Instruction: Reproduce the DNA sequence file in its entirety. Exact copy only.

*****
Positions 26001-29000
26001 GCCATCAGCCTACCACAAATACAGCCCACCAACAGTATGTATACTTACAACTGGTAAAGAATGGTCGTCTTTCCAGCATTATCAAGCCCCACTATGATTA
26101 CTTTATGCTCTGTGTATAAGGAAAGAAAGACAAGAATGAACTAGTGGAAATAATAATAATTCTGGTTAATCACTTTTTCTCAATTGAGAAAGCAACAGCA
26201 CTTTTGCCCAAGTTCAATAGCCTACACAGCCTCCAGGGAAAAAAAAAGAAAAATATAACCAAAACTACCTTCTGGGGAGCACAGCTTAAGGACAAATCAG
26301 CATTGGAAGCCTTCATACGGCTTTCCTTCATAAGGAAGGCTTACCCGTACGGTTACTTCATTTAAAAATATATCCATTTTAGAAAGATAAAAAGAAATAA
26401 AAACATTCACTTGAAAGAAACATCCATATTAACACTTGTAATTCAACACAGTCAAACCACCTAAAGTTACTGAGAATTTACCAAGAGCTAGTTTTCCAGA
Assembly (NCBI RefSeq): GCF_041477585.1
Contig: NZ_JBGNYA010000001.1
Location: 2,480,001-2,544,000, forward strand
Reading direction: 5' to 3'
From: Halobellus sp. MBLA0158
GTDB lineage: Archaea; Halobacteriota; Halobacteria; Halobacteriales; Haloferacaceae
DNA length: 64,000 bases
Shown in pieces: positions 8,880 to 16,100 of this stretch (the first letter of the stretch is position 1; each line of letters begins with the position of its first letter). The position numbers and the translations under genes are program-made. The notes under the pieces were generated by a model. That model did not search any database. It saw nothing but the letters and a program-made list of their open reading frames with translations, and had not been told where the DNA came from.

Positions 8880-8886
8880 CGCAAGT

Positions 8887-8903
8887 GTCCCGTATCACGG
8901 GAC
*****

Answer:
Positions 26001-29000
26001 GCCATCAGCCTACCACAAATACAGCCCACCAACAGTATGTATACTTACAACTGGTAAAGAATGGTCGTCTTTCCAGCATTATCAAGCCCCACTATGATTA
26101 CTTTATGCTCTGTGTATAAGGAAAGAAAGACAAGAATGAACTAGTGGAAATAATAATAATTCTGGTTAATCACTTTTTCTCAATTGAGAAAGCAACAGCA
26201 CTTTTGCCCAAGTTCAATAGCCTACACAGCCTCCAGGGAAAAAAAAAGAAAAATATAACCAAAACTACCTTCTGGGGAGCACAGCTTAAGGACAAATCAG
26301 CATTGGAAGCCTTCATACGGCTTTCCTTCATAAGGAAGGCTTACCCGTACGGTTACTTCATTTAAAAATATATCCATTTTAGAAAGATAAAAAGAAATAA
26401 AAACATTCACTTGAAAGAAACATCCATATTAACACTTGTAATTCAACACAGTCAAACCACCTAAAGTTACTGAGAATTTACCAAGAGCTAGTTTTCCAGA
Assembly (NCBI RefSeq): GCF_041477585.1
Contig: NZ_JBGNYA010000001.1
Location: 2,480,001-2,544,000, forward strand
Reading direction: 5' to 3'
From: Halobellus sp. MBLA0158
GTDB lineage: Archaea; Halobacteriota; Halobacteria; Halobacteriales; Haloferacaceae
DNA length: 64,000 bases
Shown in pieces: positions 8,880 to 16,100 of this stretch (the first letter of the stretch is position 1; each line of letters begins with the position of its first letter). The position numbers and the translations under genes are program-made. The notes under the pieces were generated by a model. That model did not search any database. It saw nothing but the letters and a program-made list of their open reading frames with translations, and had not been told where the DNA came from.

Positions 8880-8886
8880 CGCAAGT

Positions 8887-8903
8887 GTCCCGTATCACGG
8901 GAC